Ekmekçizade Ahmet Paşa Caravanserai is one of the most precious historical and cultural assets of Edirne. It is also known as the Ayşe Kadın or Eşe Kadın Hanı because it was erected in a place where an older inn had stood. That predecessor of Ekmekçizade Caravanserai was built on the orders of Ayşe Kadın, the daughter of Sultan Mehmed I. She also had a mosque constructed nearby that is known as Ayşe Kadın Mosque. The neighbourhood where the mosque and the caravanserai were erected is still called Ayşekadın.
What a feeling of freedom invades the senses now that we have the option of self-determination as to our movements and actions once again. Naturally, there are guidelines to be adhered to if we are to be further free of this virulent Coronavirus, therefore, with freedoms come responsibilities. ‘Caution’ and ‘social distancing’ must be the bywords along this path to safety.
The first structure that you can see in this location is the fortification wall. Unlike the walls of Troy VI, erected from massive limestone blocks, these fortifications were constructed of handmade mud-bricks. They date back to the period of 2250 to 2200 BCE, known as Troy II.
There are two mosques bearing the same name - Sokollu Mehmed Pasha - in Istanbul. This text is devoted to the building located in Kadırga neighbourhood of Fatih District. The second mosque is located in Beyoğlu, on the other shore of the Golden Horn. Who was the person whose merits required not one but two mosques erected in his name in the city that was once the capital of the vast Ottoman Empire? Was he a member of the ruling family? How did he get to the very top of the ruling elite of the empire? His story started at the beginning of the 16th century, from very humble origins deep in the Balkans, in Bosnia, then controlled by the Turks.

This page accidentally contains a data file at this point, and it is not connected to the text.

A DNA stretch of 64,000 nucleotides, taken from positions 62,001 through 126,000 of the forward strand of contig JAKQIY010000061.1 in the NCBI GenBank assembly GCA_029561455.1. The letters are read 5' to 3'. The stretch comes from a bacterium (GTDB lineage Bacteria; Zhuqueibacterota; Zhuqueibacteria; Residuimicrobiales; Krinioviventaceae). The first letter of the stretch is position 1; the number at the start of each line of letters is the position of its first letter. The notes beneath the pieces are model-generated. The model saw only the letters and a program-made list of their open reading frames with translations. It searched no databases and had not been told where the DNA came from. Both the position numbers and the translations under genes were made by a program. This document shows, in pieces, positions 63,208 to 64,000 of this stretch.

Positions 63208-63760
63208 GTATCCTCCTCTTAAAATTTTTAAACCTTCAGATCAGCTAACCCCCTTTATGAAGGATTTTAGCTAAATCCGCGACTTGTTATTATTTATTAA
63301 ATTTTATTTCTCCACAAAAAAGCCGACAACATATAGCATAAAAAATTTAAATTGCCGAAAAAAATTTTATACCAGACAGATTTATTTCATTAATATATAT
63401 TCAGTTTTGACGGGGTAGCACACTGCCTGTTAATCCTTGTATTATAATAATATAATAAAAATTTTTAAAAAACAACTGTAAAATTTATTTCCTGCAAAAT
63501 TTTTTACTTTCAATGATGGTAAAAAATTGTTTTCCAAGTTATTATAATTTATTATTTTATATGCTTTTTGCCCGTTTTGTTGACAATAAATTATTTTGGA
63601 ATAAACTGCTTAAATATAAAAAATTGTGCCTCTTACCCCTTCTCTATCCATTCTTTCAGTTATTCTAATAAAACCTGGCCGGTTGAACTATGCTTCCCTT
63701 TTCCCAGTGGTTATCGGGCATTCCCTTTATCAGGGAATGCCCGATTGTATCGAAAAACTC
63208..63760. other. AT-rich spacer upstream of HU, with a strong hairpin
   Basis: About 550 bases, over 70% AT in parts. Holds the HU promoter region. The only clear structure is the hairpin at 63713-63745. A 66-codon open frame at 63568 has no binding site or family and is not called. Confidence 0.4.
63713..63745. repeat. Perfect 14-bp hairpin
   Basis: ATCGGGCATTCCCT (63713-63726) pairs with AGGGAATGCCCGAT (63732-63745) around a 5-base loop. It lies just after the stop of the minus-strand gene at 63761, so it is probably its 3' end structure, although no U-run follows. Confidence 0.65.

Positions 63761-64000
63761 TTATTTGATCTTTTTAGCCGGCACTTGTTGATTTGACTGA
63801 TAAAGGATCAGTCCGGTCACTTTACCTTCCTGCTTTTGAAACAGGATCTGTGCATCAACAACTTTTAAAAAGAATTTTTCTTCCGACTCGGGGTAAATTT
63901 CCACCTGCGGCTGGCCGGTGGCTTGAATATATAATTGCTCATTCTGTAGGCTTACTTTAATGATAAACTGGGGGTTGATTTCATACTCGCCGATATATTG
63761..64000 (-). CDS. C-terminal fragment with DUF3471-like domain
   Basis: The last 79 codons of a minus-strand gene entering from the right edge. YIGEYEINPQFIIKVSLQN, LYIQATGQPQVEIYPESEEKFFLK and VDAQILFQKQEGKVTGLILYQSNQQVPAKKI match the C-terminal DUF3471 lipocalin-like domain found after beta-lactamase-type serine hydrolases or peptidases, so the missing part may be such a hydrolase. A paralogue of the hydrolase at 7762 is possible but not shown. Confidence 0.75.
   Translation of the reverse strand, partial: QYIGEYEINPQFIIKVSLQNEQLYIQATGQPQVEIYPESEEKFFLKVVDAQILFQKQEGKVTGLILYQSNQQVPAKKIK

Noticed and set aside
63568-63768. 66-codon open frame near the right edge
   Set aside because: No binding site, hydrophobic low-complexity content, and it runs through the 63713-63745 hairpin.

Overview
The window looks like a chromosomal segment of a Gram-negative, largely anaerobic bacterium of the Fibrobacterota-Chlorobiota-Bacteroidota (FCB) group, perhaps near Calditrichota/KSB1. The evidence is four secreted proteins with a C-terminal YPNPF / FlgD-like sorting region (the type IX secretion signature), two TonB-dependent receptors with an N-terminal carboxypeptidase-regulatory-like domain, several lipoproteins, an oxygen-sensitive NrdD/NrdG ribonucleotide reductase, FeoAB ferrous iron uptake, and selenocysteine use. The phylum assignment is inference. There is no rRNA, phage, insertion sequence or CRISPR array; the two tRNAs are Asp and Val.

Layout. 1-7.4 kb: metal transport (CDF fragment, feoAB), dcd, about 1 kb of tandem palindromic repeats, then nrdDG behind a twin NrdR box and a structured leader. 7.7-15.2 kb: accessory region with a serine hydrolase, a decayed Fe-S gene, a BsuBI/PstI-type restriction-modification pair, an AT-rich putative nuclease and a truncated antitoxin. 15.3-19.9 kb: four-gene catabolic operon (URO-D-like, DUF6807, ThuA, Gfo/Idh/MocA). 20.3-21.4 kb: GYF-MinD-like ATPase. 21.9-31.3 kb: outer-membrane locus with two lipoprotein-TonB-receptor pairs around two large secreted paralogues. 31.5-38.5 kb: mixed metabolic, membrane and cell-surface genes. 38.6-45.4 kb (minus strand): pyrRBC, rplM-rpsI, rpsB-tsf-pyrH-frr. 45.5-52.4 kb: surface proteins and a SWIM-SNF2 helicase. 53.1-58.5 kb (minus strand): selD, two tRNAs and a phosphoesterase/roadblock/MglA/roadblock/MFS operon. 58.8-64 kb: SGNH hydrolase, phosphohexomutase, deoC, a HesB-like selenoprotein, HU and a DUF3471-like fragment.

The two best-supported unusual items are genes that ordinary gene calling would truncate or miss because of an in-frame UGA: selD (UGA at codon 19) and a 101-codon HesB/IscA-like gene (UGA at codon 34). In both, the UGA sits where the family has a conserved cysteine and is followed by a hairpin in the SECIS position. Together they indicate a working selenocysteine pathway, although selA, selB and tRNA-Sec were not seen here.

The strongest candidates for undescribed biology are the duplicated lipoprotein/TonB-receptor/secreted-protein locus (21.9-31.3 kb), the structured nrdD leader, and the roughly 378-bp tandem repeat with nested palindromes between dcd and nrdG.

The rather clement weather we appreciated in January (from the Roman god Janus, the two-faced god who looked both backward and forward; old year, new year) allowed myself and my equally historically inquisitive friend Jay Jean Jackson to venture out to Akköy. Our aim was to pick up the Sacred Road and then proceed in the direction of Didim.